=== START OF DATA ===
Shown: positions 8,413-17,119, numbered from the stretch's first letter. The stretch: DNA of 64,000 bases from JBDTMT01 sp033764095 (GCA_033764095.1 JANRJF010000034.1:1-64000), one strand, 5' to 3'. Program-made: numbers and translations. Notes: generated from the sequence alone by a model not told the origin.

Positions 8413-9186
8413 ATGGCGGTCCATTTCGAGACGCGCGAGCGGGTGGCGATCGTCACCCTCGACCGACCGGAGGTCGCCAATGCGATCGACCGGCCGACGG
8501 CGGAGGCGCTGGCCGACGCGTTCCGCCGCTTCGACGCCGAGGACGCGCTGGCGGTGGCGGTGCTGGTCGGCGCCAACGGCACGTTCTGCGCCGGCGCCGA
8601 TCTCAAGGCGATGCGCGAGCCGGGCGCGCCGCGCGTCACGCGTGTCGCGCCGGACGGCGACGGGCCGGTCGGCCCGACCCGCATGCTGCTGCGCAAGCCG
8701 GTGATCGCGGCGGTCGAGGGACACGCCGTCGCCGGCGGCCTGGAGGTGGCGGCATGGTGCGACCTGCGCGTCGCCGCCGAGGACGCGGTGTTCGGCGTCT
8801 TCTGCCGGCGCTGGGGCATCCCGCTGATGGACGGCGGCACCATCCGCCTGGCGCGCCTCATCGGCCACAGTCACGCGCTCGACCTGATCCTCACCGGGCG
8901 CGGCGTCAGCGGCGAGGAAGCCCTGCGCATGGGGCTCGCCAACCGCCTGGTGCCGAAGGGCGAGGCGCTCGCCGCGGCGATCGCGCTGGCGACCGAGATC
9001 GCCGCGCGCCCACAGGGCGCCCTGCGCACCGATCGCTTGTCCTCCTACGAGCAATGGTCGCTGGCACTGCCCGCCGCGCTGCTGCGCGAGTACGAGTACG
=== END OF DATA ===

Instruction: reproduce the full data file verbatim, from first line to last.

Shown: positions 8,413-17,119, numbered from the stretch's first letter. The stretch: DNA of 64,000 bases from JBDTMT01 sp033764095 (GCA_033764095.1 JANRJF010000034.1:1-64000), one strand, 5' to 3'. Program-made: numbers and translations. Notes: generated from the sequence alone by a model not told the origin.

Positions 8413-9186
8413 ATGGCGGTCCATTTCGAGACGCGCGAGCGGGTGGCGATCGTCACCCTCGACCGACCGGAGGTCGCCAATGCGATCGACCGGCCGACGG
8501 CGGAGGCGCTGGCCGACGCGTTCCGCCGCTTCGACGCCGAGGACGCGCTGGCGGTGGCGGTGCTGGTCGGCGCCAACGGCACGTTCTGCGCCGGCGCCGA
8601 TCTCAAGGCGATGCGCGAGCCGGGCGCGCCGCGCGTCACGCGTGTCGCGCCGGACGGCGACGGGCCGGTCGGCCCGACCCGCATGCTGCTGCGCAAGCCG
8701 GTGATCGCGGCGGTCGAGGGACACGCCGTCGCCGGCGGCCTGGAGGTGGCGGCATGGTGCGACCTGCGCGTCGCCGCCGAGGACGCGGTGTTCGGCGTCT
8801 TCTGCCGGCGCTGGGGCATCCCGCTGATGGACGGCGGCACCATCCGCCTGGCGCGCCTCATCGGCCACAGTCACGCGCTCGACCTGATCCTCACCGGGCG
8901 CGGCGTCAGCGGCGAGGAAGCCCTGCGCATGGGGCTCGCCAACCGCCTGGTGCCGAAGGGCGAGGCGCTCGCCGCGGCGATCGCGCTGGCGACCGAGATC
9001 GCCGCGCGCCCACAGGGCGCCCTGCGCACCGATCGCTTGTCCTCCTACGAGCAATGGTCGCTGGCACTGCCCGCCGCGCTGCTGCGCGAGTACGAGTACG